Craters Count Jupiter's Age
Craters on Vesta and Ceres Could Hold Key to Jupiter's Age
A study modeling the cratering history of the largest two objects in the asteroid belt, which are believed to be among the oldest in the solar system, indicates that the type and distribution of craters would show marked changes at different stages of Jupiter’s development. Results were presented by Dr. Diego Turrini at the European Planetary Science Congress in Potsdam, Germany, on Monday 14 September.
The study, carried out by scientists at the Italian National Institute for Astrophysics in Rome, explored the hypothesis that one or both objects formed during Jupiter’s formation by modeling their cratering histories during the birth of the giant planet. Their simulation described Jupiter’s formation in three stages: an initial accretion of its core followed by a stage of rapid gas accretion. This is, in turn, followed by a phase where the gas accretion slows down while the giant planet reaches its final mass.
During the last two phases, Jupiter’s gravitational pull starts to affect more and more distant objects. For each of these phases, the team simulated how Jupiter affected the orbits of asteroids and comets from the inner and outer solar system, and the likelihood of them being moved onto a collision path with Vesta or Ceres.
“We found that the stage of Jupiter’s development made a big difference on the speed of impacts and the origin of potential impactors," said Turrini. "When Jupiter’s core approaches its critical mass, it causes a sharp increase in low-velocity impacts from small, rocky bodies orbiting nearby to Vesta and Ceres which lead to intense and uniform crater distribution patterns. These low-speed collisions may have helped Vesta and Ceres gather mass. Once Jupiter’s core has formed and the planet starts to rapidly accrete gas, it deflects more distant objects onto a collision course with Ceres and Vesta and the impacts become more energetic. Although rocky objects from the inner solar system are the dominant impactors at this stage, the higher energies of collisions with icy bodies from the outer solar system make the biggest mark.”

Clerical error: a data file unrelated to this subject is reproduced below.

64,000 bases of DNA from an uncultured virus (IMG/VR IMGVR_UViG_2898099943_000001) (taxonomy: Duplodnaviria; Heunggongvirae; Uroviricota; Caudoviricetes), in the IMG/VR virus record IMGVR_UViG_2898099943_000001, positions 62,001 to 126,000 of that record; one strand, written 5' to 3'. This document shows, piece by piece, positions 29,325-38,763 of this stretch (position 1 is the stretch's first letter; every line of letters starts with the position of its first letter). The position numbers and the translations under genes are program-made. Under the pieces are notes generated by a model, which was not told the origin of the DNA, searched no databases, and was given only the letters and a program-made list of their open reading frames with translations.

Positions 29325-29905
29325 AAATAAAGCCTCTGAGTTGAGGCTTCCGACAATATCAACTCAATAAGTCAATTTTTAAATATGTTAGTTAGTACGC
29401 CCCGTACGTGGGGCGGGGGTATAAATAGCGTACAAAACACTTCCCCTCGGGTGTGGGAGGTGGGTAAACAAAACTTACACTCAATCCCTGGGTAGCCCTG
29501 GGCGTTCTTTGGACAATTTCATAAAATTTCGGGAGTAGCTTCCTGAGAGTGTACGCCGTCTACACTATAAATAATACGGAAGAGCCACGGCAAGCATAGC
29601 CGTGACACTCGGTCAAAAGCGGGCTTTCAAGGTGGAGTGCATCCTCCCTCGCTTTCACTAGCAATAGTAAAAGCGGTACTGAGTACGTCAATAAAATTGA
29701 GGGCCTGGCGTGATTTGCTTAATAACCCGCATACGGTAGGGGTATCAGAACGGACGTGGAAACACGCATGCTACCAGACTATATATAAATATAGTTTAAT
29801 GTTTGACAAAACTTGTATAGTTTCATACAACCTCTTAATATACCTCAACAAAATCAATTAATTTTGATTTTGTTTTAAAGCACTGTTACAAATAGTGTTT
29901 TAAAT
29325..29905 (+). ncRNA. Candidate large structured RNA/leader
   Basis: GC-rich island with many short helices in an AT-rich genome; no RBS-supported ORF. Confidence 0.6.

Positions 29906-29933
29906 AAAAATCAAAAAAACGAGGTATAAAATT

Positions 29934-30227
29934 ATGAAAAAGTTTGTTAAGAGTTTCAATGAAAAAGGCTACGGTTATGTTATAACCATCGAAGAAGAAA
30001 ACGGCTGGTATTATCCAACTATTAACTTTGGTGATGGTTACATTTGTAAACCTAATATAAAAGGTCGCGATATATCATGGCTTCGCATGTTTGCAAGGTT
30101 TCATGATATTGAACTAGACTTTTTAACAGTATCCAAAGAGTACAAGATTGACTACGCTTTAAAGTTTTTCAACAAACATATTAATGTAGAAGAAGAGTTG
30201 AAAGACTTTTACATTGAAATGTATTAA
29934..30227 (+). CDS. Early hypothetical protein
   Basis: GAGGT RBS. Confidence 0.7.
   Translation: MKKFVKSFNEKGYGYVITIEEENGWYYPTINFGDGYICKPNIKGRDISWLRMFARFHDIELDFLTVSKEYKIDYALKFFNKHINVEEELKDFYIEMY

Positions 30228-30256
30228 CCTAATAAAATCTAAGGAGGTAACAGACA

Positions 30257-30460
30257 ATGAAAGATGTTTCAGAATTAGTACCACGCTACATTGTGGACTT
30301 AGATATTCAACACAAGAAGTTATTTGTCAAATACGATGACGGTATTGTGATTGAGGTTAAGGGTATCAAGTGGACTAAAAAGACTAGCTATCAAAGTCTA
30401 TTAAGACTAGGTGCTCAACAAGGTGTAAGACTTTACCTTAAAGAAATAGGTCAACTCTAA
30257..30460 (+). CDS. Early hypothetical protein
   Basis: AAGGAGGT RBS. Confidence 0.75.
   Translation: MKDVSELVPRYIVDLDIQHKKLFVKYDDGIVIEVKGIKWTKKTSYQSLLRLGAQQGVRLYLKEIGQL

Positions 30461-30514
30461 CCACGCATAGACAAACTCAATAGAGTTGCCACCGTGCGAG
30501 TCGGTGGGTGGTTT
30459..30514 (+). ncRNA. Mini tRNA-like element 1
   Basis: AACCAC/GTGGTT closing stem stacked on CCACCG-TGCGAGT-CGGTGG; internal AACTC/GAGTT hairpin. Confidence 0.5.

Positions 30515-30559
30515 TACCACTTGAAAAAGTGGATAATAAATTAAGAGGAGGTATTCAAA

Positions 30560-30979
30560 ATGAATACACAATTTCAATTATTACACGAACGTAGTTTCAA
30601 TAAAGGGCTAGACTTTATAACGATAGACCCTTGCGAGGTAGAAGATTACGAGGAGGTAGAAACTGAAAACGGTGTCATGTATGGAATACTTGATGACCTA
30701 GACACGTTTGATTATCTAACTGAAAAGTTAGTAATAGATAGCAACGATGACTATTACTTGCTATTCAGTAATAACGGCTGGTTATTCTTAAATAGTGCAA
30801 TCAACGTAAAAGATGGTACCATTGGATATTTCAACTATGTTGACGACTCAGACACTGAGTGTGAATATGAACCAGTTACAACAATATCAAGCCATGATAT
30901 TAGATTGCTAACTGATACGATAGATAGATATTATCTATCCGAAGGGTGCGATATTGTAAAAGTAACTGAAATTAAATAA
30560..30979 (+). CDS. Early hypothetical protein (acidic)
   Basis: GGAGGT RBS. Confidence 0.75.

The team will have an opportunity to confirm their results when NASA’s Dawn space mission reaches Vesta in 2011 and then flies on for a further rendezvous with Ceres in 2015. Dawn will gather information on the structure and the surface morphology of the two asteroids and send back high-resolution images of crater patterns.
“If we can see evidence of an underlying intense, uniform crater pattern, it will support the theory that one or both of these minor planets formed during the final phases of Jupiter accretion, provided that they aren’t obliterated by the later heavy bombardment," said Turrini. "Dawn will also measure concentrations of organic material, which may give us further information about the collisional history with organic-rich objects from the outer solar system.”